Conference Board Not Endorsing Manitoba Dam Strategy

Blog, Peter Holle, Uncategorized

The “elephant in the room” public policy issue that looms largest over Manitoba’s future is the Province’s plan to build several new hydro dams.   This investment of up to $20 billion will create massive capacity to service mid-western electricity markets in the United States.

Unfortunately, as one of Canada’s most foremost energy analysts Tom Adams discussed so well in a summer commentary for the Frontier Centre, those markets have changed drastically.  The shale gas revolution, in particular, has yielded a bounty of much cheaper power sources in Wisconsin and Minnesota – with the unfortunate effect for Manitoba of making its hydro power uncompetitive.  Perhaps even permanently.

The obvious response by Manitoba policy makers should be to press “pause” on the ambitious construction plans now underway.  If not, provincial power prices will necessarily skyrocket as billions of new assets are formally recognized on Manitoba’s books.   Second, selling power for 3 cents a Kwh when it costs 10 cents to produce exposes taxpayers to huge and growing losses.  Ultimately, it could even spell bankruptcy.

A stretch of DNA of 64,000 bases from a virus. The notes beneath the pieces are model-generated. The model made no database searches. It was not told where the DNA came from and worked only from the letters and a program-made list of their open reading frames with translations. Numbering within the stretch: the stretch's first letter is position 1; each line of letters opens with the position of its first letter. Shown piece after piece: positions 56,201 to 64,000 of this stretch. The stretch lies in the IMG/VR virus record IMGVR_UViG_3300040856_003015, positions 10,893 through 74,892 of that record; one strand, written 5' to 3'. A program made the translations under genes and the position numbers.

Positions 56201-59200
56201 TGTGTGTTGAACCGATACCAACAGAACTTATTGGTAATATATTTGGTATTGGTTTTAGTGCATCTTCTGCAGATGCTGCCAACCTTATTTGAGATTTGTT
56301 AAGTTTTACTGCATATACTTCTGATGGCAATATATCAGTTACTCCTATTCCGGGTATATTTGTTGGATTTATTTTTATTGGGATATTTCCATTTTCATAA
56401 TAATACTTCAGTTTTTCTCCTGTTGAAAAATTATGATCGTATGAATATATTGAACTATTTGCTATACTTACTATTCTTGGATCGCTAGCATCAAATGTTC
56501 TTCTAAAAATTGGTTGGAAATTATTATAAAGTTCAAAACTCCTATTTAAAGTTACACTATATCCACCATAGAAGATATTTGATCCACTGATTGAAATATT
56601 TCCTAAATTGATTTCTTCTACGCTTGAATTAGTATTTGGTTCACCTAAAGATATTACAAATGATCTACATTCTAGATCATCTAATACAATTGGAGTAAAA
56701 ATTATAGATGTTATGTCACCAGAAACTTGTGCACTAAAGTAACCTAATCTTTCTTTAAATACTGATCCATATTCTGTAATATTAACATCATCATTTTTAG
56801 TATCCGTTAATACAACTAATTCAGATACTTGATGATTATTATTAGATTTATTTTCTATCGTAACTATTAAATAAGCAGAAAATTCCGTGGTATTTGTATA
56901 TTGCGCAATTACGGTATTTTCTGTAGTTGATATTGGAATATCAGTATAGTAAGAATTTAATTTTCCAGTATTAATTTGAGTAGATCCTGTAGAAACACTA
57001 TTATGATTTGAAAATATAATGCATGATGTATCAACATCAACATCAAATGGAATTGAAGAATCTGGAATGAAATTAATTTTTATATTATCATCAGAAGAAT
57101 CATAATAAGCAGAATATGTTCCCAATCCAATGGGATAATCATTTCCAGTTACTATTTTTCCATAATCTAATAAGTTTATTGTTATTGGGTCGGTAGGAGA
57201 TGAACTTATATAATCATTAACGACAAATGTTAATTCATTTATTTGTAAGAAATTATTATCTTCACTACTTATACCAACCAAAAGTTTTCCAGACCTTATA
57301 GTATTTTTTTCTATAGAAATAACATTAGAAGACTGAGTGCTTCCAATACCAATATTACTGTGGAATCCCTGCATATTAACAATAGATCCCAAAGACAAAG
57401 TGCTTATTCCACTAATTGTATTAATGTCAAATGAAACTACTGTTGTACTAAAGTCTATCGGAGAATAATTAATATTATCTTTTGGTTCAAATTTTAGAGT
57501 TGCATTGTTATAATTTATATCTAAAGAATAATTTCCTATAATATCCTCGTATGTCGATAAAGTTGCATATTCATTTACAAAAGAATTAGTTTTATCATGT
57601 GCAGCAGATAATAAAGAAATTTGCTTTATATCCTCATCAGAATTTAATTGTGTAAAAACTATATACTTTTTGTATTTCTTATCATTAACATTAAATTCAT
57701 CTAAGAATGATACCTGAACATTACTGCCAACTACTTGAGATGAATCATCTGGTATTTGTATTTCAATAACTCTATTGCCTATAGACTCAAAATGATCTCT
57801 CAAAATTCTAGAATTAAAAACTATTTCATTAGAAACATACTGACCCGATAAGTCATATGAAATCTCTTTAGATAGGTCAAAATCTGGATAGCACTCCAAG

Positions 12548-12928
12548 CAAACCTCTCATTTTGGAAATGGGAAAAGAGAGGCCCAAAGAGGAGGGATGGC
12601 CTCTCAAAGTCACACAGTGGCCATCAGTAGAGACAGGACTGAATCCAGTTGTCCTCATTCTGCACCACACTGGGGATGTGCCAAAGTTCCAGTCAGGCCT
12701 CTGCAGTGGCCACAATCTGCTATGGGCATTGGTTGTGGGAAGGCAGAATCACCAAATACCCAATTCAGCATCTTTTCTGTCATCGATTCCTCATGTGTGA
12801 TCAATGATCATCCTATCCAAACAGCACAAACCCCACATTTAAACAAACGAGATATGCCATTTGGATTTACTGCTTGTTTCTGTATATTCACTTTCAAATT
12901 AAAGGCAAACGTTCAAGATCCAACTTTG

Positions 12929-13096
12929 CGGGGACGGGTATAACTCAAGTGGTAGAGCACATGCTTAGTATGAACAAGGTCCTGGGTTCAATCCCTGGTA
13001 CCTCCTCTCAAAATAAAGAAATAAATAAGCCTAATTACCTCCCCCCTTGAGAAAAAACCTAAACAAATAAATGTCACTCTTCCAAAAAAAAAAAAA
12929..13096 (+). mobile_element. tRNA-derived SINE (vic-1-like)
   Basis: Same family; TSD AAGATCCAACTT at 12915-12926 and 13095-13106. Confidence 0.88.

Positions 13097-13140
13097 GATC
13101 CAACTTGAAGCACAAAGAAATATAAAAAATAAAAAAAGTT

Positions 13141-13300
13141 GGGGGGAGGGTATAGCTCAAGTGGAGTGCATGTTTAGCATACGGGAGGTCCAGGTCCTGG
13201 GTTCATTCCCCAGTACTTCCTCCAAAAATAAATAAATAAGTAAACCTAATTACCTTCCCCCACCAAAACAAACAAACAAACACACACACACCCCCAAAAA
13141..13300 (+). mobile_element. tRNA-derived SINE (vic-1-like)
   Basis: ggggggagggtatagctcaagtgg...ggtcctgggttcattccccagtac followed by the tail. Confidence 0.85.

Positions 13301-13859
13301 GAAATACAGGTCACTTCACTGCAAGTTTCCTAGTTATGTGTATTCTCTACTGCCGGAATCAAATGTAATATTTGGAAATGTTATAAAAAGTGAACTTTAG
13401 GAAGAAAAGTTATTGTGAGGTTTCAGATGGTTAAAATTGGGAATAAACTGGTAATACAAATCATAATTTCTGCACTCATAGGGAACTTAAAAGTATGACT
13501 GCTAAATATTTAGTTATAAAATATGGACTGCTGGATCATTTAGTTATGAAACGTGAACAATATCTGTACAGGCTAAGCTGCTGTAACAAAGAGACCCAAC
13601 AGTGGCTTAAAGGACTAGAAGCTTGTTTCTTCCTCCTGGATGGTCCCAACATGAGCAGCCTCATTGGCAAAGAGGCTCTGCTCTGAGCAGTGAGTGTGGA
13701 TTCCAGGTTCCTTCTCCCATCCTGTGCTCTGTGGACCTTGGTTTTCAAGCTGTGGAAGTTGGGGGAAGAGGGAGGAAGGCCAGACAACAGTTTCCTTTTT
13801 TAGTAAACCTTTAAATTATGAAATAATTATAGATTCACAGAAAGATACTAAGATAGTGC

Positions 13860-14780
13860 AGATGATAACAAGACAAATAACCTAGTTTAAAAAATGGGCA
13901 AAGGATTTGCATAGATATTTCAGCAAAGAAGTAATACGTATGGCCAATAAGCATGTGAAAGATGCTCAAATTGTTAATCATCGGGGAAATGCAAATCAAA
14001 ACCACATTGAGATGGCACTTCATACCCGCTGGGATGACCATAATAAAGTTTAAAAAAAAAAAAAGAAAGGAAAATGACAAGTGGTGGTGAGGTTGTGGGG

So it was a bit of a surprise when the Winnipeg Free Press reported that the Conference Board, one of Canada’s most respected think tanks, was endorsing the Province’s plan of hugely rolling the dice and building huge new power capacity for export.

In an attempt to understand the support for Owen’s story, I went on the Conference Board site and scanned the Board’s report on natural gas.

Surprise, surprise, virtually no mention of Manitoba in the report, nor any detailed or even summary review of the government’s hydro plans.  The only relevant statement to be found in the report was a bland comment that the demand for natural gas was based, in part, on projects either now underway or planned.

The story was based, it would appear, on off-hand comments by Len Coad, apparently the Board’s director of energy, environment and transportation, and even when you carefully read the quote the reported based his story on, you find the words “…more likely that an electric utility would  choose  hydro if they have hydro projects that they can develop at the costs that are currently prevailing in that industry”.  Again, nothing in the report itself, a report focused on natural gas.

The article has a headline – Stick to building dams, board says – yet no where in the report is that statement made.

A puff piece to curry favour with the powers that be?   You decide.

Is this type of reporting in the public interest of average Manitobans?

Nope.